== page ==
The US vice-presidential candidates have clashed on foreign policy, the economy and energy in their only face-to-face debate of the US election campaign.
Sarah Palin, the Republican governor of Alaska, met Joe Biden, the experienced Democrat senator from Delaware, for the televised showdown in the city of St Louis on Thursday.
The early exchanges between the two were dominated by the recent global turmoil on the financial markets.
Biden attacked John McCain, the Republican presidential candidate, accusing him of being "out of touch" when he described the US economy as fundamentally strong.
Palin described herself as being part of a "team of mavericks" led by McCain who would bring change to the White House.
Many critics had expected Palin to fumble the debate, after she faced ridicule over a series of interviews.
However Rob Reynolds, Al Jazeera's senior Washington correspondent, said Palin did not put in a poor performance and didn't make any major mistakes.
Biden and Palin also clashed on tax policies with both claiming that they would cut tax, and energy, with Palin calling for more drilling to utilise US energy resources.
Biden said the Republicans were not offering a plan to end the conflict, triggered by the US-led invasion of Iraq in March 2003, in which tens of thousands of Iraqis and more than 4,000 US troops have been killed.
"I didn't hear a plan," Biden responded. "Barack Obama offered a clear plan. Ship responsibility to Iraqis over the next 16 months. Draw down our combat troops."
Marwan Bishara, Al Jazeera's senior political analyst, said that was where the contrast between the two was most clear and that Palin did not define what a US victory would mean.
The debate focused heavily on foreign policy, considered by many analysts to be a weak point for Palin.
Both candidates discussed Afghanistan, Pakistan and Iran as well as pledging their support for Israel.
Robert Fisk, the author and Middle East correspondent of the UK's Independent newspaper, said the debate showed how both campaigns ignored the plight of the Palestinians.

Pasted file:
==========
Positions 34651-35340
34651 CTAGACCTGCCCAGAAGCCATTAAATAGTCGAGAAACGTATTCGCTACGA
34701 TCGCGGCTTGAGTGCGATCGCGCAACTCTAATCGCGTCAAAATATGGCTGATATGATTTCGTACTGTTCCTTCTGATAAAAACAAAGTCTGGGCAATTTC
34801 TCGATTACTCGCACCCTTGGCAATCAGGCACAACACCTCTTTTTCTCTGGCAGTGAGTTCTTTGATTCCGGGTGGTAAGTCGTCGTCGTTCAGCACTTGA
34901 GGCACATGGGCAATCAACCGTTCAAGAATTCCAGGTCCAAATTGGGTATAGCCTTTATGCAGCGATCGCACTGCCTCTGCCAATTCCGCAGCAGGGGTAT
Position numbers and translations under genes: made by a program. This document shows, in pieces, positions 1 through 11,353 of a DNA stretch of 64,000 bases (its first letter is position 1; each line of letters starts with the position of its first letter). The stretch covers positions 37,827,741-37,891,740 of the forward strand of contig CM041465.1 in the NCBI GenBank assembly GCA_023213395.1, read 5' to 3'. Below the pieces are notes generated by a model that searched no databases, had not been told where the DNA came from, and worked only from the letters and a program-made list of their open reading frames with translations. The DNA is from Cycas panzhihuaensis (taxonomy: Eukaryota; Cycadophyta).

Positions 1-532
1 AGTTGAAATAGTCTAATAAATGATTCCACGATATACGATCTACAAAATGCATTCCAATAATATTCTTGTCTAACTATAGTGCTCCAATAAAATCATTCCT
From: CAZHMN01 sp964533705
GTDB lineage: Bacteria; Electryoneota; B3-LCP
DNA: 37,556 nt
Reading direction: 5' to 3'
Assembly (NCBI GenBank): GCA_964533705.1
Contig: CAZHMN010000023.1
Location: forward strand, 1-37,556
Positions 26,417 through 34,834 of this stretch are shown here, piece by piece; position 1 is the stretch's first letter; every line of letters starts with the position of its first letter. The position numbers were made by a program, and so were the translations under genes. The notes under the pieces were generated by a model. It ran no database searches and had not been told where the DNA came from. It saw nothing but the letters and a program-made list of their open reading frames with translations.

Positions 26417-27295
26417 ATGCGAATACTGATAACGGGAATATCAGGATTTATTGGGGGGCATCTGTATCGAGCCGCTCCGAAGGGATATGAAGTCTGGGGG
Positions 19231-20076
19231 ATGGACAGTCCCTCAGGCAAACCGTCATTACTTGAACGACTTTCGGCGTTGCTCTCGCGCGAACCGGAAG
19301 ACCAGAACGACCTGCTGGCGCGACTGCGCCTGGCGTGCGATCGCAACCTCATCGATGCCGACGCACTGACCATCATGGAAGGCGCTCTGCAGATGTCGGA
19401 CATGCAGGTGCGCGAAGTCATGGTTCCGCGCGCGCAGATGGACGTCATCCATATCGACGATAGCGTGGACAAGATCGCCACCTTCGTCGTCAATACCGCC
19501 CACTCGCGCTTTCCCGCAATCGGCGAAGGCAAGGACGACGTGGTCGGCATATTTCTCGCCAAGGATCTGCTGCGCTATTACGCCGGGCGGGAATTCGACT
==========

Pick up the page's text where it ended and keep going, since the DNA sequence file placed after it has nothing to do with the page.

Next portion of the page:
"The Palestinians were deleted from the narrative. There was no reference to Jewish settlements, built illegally on Arab land. There was not the slightest reference to the Israeli occupation on the West Bank."
Biden later also lashed out at Dick Cheney, the current vice-president, calling him "the most dangerous vice-president in American history".
Thursday's debate came after a poll found that most US voters have huge doubts about Palin's experience and her ability to lead.
And McCain's campaign, which has stalled in the wake of the global financial crisis, said on Thursday that he had conceded the battleground state of Michigan in order to focus on states where he has a better chance of beating Barack Obama, the Democratic presidential candidate.
"It's been the worst state of all the states that are in play and it's an obvious one from my perspective to come off the list," said Greg Strimple, a senior McCain adviser.
Concerns over Palin's experience have increased since she gave a series of interviews on foreign policy, the economy and the US supreme court.
She has faced ridicule for some of her answers, including citing Alaska's proximity to Canada and Russia as valid foreign policy experience.